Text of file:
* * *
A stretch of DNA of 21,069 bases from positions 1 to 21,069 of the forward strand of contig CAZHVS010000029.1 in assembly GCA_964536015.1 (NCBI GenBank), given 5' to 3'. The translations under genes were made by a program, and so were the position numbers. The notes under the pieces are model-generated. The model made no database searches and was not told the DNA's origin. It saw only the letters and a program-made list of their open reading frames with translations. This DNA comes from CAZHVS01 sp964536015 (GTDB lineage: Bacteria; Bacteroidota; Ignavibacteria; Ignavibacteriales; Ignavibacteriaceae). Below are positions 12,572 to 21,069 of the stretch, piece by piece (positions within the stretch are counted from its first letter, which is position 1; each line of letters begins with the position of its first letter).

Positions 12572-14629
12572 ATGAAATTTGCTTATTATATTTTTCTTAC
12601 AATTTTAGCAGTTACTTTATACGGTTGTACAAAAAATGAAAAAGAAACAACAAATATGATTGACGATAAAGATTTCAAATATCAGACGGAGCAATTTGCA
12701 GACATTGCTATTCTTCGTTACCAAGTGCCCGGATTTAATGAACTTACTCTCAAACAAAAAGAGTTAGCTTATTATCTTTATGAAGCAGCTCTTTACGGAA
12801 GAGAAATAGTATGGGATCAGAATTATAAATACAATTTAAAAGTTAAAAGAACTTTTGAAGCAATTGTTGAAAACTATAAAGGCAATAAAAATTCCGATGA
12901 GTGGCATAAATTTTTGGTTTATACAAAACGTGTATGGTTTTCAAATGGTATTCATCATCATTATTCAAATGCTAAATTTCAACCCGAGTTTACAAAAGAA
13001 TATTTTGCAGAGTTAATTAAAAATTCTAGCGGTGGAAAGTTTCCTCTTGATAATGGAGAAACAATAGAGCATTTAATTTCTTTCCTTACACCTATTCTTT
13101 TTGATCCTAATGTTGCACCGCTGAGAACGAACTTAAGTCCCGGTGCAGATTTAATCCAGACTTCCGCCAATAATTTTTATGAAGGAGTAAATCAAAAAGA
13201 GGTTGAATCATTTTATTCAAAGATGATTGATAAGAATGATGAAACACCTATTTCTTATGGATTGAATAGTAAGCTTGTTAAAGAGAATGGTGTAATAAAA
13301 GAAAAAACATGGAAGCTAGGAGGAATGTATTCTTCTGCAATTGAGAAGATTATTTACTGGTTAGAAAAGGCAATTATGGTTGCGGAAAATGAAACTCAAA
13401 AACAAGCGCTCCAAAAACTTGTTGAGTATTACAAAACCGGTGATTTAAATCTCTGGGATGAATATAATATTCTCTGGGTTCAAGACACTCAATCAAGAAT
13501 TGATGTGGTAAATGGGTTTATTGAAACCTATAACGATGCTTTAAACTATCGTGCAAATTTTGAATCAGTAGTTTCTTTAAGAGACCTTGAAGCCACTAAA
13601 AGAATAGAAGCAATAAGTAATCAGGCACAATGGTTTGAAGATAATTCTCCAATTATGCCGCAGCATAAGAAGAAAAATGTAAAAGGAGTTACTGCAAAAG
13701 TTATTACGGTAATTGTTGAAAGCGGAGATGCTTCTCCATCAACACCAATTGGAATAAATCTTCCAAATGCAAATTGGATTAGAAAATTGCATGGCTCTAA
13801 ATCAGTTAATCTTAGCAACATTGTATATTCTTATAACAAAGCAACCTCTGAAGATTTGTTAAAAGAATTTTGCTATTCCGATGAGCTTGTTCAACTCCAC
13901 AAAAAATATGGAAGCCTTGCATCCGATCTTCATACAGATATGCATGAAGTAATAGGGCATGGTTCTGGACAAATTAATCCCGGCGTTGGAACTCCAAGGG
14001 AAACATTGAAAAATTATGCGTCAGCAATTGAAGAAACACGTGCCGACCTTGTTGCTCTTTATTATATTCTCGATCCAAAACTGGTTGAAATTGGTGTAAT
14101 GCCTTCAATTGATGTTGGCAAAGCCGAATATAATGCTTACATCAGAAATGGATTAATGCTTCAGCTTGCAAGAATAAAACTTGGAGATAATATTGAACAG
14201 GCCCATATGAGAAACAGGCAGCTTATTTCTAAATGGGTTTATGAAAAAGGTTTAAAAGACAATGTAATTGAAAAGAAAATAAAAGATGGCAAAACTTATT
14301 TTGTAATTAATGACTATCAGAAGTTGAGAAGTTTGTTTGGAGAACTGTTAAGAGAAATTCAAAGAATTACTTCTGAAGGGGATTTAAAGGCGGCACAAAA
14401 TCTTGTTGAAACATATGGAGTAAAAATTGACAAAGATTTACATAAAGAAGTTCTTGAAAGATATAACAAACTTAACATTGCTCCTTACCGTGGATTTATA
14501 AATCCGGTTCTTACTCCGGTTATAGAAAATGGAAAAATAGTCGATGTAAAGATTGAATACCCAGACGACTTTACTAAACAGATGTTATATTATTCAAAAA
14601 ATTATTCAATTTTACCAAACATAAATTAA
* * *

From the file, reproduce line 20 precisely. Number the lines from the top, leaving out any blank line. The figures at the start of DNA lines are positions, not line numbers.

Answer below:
14201 GCCCATATGAGAAACAGGCAGCTTATTTCTAAATGGGTTTATGAAAAAGGTTTAAAAGACAATGTAATTGAAAAGAAAATAAAAGATGGCAAAACTTATT